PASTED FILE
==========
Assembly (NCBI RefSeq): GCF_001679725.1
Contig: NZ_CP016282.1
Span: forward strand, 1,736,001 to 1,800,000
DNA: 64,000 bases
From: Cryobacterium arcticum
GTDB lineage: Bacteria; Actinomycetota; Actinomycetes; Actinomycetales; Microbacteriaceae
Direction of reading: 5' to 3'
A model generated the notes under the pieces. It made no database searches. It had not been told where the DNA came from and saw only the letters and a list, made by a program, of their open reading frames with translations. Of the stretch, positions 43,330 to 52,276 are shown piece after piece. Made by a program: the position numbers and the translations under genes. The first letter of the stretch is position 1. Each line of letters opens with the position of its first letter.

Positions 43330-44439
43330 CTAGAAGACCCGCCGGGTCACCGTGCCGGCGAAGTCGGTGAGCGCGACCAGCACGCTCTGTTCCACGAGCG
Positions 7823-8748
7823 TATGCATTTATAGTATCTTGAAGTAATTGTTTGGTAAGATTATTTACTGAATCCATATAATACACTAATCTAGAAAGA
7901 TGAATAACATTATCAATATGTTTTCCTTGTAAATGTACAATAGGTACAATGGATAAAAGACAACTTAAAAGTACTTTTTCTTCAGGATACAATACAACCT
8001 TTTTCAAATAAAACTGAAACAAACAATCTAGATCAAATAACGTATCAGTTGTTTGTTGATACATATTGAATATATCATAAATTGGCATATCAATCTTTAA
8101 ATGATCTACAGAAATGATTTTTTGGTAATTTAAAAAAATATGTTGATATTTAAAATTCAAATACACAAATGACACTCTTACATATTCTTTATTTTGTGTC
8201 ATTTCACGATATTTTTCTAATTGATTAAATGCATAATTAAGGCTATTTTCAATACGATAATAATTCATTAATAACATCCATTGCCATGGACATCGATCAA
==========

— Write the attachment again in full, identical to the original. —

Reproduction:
Assembly (NCBI RefSeq): GCF_001679725.1
Contig: NZ_CP016282.1
Span: forward strand, 1,736,001 to 1,800,000
DNA: 64,000 bases
From: Cryobacterium arcticum
GTDB lineage: Bacteria; Actinomycetota; Actinomycetes; Actinomycetales; Microbacteriaceae
Direction of reading: 5' to 3'
A model generated the notes under the pieces. It made no database searches. It had not been told where the DNA came from and saw only the letters and a list, made by a program, of their open reading frames with translations. Of the stretch, positions 43,330 to 52,276 are shown piece after piece. Made by a program: the position numbers and the translations under genes. The first letter of the stretch is position 1. Each line of letters opens with the position of its first letter.

Positions 43330-44439
43330 CTAGAAGACCCGCCGGGTCACCGTGCCGGCGAAGTCGGTGAGCGCGACCAGCACGCTCTGTTCCACGAGCG
Positions 7823-8748
7823 TATGCATTTATAGTATCTTGAAGTAATTGTTTGGTAAGATTATTTACTGAATCCATATAATACACTAATCTAGAAAGA
7901 TGAATAACATTATCAATATGTTTTCCTTGTAAATGTACAATAGGTACAATGGATAAAAGACAACTTAAAAGTACTTTTTCTTCAGGATACAATACAACCT
8001 TTTTCAAATAAAACTGAAACAAACAATCTAGATCAAATAACGTATCAGTTGTTTGTTGATACATATTGAATATATCATAAATTGGCATATCAATCTTTAA
8101 ATGATCTACAGAAATGATTTTTTGGTAATTTAAAAAAATATGTTGATATTTAAAATTCAAATACACAAATGACACTCTTACATATTCTTTATTTTGTGTC
8201 ATTTCACGATATTTTTCTAATTGATTAAATGCATAATTAAGGCTATTTTCAATACGATAATAATTCATTAATAACATCCATTGCCATGGACATCGATCAA